With all that essay work behind you, you may be tempted to think that you're basically done. Almost. Remember that every single part of your application matters, so before you hit that submit button, double-check that you've made the best use of the non-essay parts of the application forms as well. We have a bunch of tips below to help you do that.
Week 16 To-Dos
- Check your email, voicemail, texts, and snail mail for any communications that relate to applying to college. Read them and take whatever action is necessary.
- Update your parents about what you’re doing. This regular communication will work wonders in your relationship with your parents during this stress-filled year.
- Revise your 6th application.
- Draft your 7th application.
- Submit your early application(s).
- Interview with colleges.
- Check the websites of colleges on your list to see if and when admissions representatives will be coming to a place near you.
- Meet with college representatives.
- Continue working on your CSS/PROFILE forms and college financial aid applications.
- Prep for your upcoming standardized tests. (See Week 6.)
Tips & Tricks
1. Check that you've filled out the factual questions accurately and to your advantage. What are factual questions? These are questions asking you about you and your family: your age, your gender, your state of residence, your citizenship, your languages, your ethnicity or race, and your veteran status. If you don't feel as if the boxes on the application really represent who you are, check the ones that come closest, and then use the Additional Information section of the application to elaborate. If you're a legacy, see if you can work that in. Also make sure to use your legal name on all your college application documents so that your name is consistent (that will save you lots of headaches later). Follow the U.S. format for dates (month/day/year). Use a reliable snail-mail address. Proofread!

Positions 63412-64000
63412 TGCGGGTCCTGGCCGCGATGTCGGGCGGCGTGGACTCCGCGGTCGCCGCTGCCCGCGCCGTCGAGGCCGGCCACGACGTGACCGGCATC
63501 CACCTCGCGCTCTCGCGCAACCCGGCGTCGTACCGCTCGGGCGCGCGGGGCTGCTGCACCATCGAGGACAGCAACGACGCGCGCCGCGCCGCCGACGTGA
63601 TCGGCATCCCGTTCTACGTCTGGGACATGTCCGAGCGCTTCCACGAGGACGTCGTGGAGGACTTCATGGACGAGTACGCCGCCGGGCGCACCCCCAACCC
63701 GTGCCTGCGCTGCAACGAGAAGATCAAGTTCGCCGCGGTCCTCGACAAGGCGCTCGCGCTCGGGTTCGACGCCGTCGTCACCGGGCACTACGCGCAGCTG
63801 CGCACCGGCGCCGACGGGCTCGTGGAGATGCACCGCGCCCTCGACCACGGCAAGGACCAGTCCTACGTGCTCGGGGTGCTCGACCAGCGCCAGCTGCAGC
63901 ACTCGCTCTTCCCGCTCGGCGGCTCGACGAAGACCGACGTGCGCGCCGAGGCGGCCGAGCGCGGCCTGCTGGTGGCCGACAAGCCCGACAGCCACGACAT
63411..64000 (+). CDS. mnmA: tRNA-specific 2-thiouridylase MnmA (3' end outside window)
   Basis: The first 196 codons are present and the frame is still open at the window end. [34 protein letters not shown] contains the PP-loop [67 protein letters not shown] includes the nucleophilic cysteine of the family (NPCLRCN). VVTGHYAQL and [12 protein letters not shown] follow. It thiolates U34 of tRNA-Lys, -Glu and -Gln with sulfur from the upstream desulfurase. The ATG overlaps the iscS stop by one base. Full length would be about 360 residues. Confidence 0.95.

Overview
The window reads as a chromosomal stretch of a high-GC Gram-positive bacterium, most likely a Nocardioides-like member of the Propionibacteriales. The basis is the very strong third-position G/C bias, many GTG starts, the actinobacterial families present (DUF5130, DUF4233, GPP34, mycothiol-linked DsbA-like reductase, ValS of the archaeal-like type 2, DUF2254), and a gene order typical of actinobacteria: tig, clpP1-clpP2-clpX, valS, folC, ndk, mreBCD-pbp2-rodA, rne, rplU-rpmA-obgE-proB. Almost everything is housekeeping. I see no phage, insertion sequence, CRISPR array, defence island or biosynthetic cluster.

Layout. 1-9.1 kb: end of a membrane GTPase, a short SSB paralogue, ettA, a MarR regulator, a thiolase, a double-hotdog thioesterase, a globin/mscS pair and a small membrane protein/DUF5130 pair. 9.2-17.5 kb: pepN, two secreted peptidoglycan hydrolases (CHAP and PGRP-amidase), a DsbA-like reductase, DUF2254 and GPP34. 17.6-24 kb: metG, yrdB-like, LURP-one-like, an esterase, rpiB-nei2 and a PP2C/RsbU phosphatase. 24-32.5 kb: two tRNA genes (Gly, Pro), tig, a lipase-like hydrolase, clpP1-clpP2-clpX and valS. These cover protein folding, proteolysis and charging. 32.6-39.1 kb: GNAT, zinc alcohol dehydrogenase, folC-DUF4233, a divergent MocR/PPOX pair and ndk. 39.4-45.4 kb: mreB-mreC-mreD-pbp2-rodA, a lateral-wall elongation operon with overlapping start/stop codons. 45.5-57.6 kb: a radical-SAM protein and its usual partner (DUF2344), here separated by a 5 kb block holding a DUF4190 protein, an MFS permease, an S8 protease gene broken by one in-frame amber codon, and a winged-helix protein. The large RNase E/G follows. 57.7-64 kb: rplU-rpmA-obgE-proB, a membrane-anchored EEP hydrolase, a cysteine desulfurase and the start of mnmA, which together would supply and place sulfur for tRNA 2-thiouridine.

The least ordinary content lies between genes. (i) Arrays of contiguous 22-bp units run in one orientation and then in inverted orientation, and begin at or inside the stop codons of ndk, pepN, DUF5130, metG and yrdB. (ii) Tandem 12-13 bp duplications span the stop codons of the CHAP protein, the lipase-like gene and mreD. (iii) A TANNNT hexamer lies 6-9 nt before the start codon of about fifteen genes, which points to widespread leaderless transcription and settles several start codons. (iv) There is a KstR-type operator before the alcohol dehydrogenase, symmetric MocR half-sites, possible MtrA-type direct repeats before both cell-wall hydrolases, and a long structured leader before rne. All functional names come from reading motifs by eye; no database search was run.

2. Check that you haven't missed any miscellaneous questions. Those are questions about whether you're appying for financial aid, your academic interests, and any demonstrated interest in that particular college ("Have you visited?" "How did you learn about our college?"). Don't have particular career interests yet? It's OK if that's still up in the air. But you should at least be able to articulate your academic interests. (College is an academic enterprise, after all.) Make sure that the interests you list align with your story (Week 3). If you are on the fence about whether to apply for financial aid, check whether the college is "need blind" or "need aware" — you might decide that it's not worth applying for financial aid at a "need aware" school if you can afford to do without it.
3. Make sure you know which program or division you're applying to. Some colleges have just one application for the entire undergraduate program, and you can decide later what division you want to be in and what you want to major in. Other schools make you decide upfront whether you're applying to a particular divison (or college-within-the-college). For example, some schools make you decide at the application stage whether you're applying to the School of Liberal Arts or to the School of Engineering. Make sure to read the instructions for each college carefully so that your application ends up in the right hands.
4. Check that your activities list conveys the Core Four. Go back to the work you did in Week 3 and as you review your activities list in the application, make sure you've communicated all the activities that tell your story, and that you've conveyed the Core Four (don't forget impact in particular). Also make sure you've made use of the space available to you in the activities list.
You can read more tips for these sections in chapters 3, 6, 7, 8, and 14 in our book.
About the Authors:
Alison Cooper Chisolm heads the college admissions consulting practice at Ivey Consulting. She came to private consulting after working in admissions for more than 10 years at three selective universities (Southern Methodist University, University of Chicago, and Dartmouth College).
Anna Ivey is the former Dean of Admissions at the University of Chicago Law School and founded Ivey Consulting to help college, law school, and MBA applicants navigate the admissions process and make smart choices about higher education.
About the 52 Weeks to College Series:
52 Weeks to College is a week-by-week plan for applying to college. It breaks this complex and difficult project down into weekly to-do lists with supporting tips and tricks for getting it all done. Based on the Master Plan for applying to college found in our book, How to Prepare a Standout College Application, 52 Weeks to College is designed for any applicant who intends to apply to top U.S. colleges. For those of you who are just discovering the 52 Weeks series and want to catch up, click here.